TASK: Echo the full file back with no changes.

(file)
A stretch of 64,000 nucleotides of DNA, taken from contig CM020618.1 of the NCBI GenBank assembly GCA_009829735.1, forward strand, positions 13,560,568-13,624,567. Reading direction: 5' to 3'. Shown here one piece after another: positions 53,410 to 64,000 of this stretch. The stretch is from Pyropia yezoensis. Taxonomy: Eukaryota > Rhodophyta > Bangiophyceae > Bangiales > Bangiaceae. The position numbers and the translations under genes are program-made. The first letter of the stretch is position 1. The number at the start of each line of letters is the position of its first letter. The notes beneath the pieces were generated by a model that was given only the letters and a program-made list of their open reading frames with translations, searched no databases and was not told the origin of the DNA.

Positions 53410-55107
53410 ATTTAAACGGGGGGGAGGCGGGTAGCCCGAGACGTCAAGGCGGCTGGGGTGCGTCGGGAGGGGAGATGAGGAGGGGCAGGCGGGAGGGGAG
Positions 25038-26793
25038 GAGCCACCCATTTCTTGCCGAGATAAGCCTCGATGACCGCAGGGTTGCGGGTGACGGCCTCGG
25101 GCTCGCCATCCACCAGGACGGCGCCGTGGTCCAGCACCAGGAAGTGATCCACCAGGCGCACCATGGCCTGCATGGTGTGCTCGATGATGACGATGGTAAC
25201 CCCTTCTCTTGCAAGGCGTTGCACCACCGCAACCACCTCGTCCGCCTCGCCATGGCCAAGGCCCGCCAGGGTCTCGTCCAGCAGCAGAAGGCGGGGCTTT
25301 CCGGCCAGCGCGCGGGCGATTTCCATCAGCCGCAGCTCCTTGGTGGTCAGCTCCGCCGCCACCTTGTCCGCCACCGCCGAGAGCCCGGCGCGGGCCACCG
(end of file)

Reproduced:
A stretch of 64,000 nucleotides of DNA, taken from contig CM020618.1 of the NCBI GenBank assembly GCA_009829735.1, forward strand, positions 13,560,568-13,624,567. Reading direction: 5' to 3'. Shown here one piece after another: positions 53,410 to 64,000 of this stretch. The stretch is from Pyropia yezoensis. Taxonomy: Eukaryota > Rhodophyta > Bangiophyceae > Bangiales > Bangiaceae. The position numbers and the translations under genes are program-made. The first letter of the stretch is position 1. The number at the start of each line of letters is the position of its first letter. The notes beneath the pieces were generated by a model that was given only the letters and a program-made list of their open reading frames with translations, searched no databases and was not told the origin of the DNA.

Positions 53410-55107
53410 ATTTAAACGGGGGGGAGGCGGGTAGCCCGAGACGTCAAGGCGGCTGGGGTGCGTCGGGAGGGGAGATGAGGAGGGGCAGGCGGGAGGGGAG
Positions 25038-26793
25038 GAGCCACCCATTTCTTGCCGAGATAAGCCTCGATGACCGCAGGGTTGCGGGTGACGGCCTCGG
25101 GCTCGCCATCCACCAGGACGGCGCCGTGGTCCAGCACCAGGAAGTGATCCACCAGGCGCACCATGGCCTGCATGGTGTGCTCGATGATGACGATGGTAAC
25201 CCCTTCTCTTGCAAGGCGTTGCACCACCGCAACCACCTCGTCCGCCTCGCCATGGCCAAGGCCCGCCAGGGTCTCGTCCAGCAGCAGAAGGCGGGGCTTT
25301 CCGGCCAGCGCGCGGGCGATTTCCATCAGCCGCAGCTCCTTGGTGGTCAGCTCCGCCGCCACCTTGTCCGCCACCGCCGAGAGCCCGGCGCGGGCCACCG